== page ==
Myth of American Innocence
Robert Kagan argues in a New Republic cover story that, contrary to our self-image as reluctant warriors who flex our muscles only when absolutely forced into it, the United States has been an expansionist power from the earliest days of our history.
How do we reconcile the gap between our preferred self-image and this historical reality? With difficulty. We are, and have always been, uncomfortable with our power, our ambition, and our willingness to use force to achieve our objectives. What the historian Gordon Wood has called our deeply rooted “republicanism” has always made us suspicious of power, even our own. Our enlightenment liberalism, with its belief in universal rights and self-determination, makes us uncomfortable using our influence, even in what we regard as a good cause, to deprive others of their freedom of action. Our religious conscience makes us look disapprovingly on ambition–both personal and national. Our modern democratic worldview conceives of “honor” as something antiquated and undemocratic. These misgivings rarely stop us from pursuing our goals, any more than our suspicion of wealth stops us from trying to accumulate it. But they do make us reluctant to see ourselves as others see us. Instead, we construct more comforting narratives of our past. Or we create some idealized foreign policy against which to measure our present behavior. We hope that we can either return to the policies of that imagined past or approximate some imagined ideal to recapture our innocence. It is easier than facing the hard truth: America’s expansiveness, intrusiveness, and tendency toward political, economic, and strategic dominance are not some aberration from our true nature. That is our nature.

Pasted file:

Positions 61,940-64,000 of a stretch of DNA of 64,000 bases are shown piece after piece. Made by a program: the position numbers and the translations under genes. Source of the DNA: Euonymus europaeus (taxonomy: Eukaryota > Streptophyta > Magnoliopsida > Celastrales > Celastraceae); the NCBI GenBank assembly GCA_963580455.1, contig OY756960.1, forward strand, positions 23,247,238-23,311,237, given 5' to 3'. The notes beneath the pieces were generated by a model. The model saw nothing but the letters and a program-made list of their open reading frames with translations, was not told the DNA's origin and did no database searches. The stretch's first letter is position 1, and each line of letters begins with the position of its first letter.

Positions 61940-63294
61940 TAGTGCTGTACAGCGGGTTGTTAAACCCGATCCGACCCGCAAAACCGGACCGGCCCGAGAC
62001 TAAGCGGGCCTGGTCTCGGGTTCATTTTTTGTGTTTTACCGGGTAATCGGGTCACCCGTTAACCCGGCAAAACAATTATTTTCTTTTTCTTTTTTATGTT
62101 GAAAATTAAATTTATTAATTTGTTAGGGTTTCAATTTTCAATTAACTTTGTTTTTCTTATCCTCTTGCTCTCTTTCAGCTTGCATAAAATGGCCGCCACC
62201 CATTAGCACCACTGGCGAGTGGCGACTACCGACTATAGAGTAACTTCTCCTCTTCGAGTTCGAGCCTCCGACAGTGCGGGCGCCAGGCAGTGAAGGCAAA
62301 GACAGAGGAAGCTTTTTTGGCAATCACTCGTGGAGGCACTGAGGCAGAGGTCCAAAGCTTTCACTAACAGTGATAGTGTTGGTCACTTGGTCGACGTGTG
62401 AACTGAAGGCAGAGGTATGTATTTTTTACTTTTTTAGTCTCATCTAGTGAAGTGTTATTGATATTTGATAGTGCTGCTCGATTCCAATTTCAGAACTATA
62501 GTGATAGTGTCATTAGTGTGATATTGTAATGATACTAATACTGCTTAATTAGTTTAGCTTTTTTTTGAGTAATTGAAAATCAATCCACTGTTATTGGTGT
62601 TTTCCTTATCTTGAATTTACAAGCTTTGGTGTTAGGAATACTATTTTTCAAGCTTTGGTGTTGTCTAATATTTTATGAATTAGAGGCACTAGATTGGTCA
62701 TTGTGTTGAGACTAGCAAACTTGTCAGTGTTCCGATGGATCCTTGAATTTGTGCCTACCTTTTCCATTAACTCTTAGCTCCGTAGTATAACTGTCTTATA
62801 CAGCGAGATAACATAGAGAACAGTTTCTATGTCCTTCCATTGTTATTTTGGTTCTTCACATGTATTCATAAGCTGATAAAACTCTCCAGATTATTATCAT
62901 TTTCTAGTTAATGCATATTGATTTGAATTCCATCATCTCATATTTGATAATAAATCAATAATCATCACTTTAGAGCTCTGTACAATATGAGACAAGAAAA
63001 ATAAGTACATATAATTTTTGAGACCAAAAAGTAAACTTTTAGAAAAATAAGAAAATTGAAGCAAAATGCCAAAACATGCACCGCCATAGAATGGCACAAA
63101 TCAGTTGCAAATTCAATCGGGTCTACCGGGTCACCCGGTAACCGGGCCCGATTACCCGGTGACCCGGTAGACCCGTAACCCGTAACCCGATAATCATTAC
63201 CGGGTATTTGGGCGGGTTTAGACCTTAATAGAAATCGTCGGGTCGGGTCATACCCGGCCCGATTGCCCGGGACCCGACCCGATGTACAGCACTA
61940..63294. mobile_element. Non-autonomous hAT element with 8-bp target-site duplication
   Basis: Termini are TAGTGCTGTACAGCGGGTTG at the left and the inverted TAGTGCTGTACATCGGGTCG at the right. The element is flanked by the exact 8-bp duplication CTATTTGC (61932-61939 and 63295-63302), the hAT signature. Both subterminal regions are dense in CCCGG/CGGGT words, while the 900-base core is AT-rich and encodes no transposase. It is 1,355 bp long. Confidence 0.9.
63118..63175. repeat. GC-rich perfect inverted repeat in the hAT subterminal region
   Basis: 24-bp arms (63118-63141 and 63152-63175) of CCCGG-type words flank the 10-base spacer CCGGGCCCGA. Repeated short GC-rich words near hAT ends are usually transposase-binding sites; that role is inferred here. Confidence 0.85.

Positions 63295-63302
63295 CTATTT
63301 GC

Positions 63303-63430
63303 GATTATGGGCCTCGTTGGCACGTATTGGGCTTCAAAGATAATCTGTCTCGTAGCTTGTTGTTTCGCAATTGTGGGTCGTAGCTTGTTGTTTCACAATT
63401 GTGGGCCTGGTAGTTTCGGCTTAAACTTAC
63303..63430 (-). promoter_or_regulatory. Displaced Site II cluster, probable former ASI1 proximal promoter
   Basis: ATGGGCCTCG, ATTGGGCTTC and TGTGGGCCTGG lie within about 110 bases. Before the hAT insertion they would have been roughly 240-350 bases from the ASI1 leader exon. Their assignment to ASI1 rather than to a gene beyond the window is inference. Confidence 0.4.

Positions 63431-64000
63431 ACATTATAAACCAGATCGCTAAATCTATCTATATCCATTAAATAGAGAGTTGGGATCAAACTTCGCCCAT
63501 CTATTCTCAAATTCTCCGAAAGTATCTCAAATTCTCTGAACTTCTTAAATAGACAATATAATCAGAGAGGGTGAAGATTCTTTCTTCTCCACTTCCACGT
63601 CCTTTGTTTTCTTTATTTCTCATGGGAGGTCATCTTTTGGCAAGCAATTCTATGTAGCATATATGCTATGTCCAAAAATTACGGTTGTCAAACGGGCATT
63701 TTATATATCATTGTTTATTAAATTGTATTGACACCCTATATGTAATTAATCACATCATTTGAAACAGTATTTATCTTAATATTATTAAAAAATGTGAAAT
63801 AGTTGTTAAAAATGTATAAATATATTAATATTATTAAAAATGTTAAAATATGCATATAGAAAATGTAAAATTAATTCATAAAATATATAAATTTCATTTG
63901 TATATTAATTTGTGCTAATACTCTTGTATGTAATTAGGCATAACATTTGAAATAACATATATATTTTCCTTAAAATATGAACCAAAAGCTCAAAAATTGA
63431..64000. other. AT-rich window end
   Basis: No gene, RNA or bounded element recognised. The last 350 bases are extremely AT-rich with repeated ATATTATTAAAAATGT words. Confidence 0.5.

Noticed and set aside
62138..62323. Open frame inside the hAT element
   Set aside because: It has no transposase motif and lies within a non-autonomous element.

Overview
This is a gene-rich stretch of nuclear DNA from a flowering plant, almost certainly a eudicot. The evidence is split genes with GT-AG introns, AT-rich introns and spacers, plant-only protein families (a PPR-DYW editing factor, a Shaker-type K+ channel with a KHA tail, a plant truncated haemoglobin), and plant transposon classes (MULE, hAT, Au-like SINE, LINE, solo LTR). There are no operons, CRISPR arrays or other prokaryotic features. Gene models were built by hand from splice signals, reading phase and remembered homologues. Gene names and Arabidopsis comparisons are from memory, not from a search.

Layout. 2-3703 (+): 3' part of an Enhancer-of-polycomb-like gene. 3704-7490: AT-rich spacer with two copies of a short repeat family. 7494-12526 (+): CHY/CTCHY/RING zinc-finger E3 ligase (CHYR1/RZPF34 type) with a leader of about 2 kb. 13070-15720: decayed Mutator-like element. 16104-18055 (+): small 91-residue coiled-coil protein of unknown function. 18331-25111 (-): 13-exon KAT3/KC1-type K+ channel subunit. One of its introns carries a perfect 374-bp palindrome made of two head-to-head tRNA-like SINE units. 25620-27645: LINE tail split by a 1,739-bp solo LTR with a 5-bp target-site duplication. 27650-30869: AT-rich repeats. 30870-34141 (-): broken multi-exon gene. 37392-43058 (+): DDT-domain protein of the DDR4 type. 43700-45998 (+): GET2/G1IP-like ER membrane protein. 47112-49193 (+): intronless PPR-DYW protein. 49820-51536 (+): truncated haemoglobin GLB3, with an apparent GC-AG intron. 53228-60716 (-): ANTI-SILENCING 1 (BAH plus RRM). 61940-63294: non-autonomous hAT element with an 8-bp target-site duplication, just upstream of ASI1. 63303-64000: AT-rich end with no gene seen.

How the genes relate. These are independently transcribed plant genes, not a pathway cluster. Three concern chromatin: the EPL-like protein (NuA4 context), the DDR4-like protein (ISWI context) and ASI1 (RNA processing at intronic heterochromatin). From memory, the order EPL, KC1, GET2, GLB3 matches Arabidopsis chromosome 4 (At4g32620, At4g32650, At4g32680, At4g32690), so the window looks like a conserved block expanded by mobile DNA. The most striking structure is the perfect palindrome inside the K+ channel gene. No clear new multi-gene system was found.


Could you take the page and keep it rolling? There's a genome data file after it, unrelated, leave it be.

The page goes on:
While doubtless correct, it is at start contrast with a famous 1998 essay in Foreign Policy which described the United States as a “Benevolent Empire.”
The unique qualities of American global dominance have never been a mystery, but these days they are more and more forgotten or, for convenience’ sake, ignored. There was a time when the world clearly saw how different the American superpower was from all the previous aspiring hegemons. The difference lay in the exercise of power. The strength acquired by the United States in the aftermath of World War II was far greater than any single nation had ever possessed, at least since the Roman Empire. America’s share of the world economy, the overwhelming superiority of its military capacity —- augmented for a time by a monopoly of nuclear weapons and the capacity to deliver them -— gave it the choice of pursuing any number of global ambitions. That the American people “might have set the crown of world empire on their brows,” as one British statesman put it in 1951, but chose not to, was a decision of singular importance in world history and recognized as such. America’s self-abnegation was unusual, and its uniqueness was not lost on peoples who had just suffered the horrors of wars brought on by powerful nations with overweening ambitions to empire of the most coercive type. Nor was it lost on those who saw what the Soviet Union planned to do with its newfound power after World War II.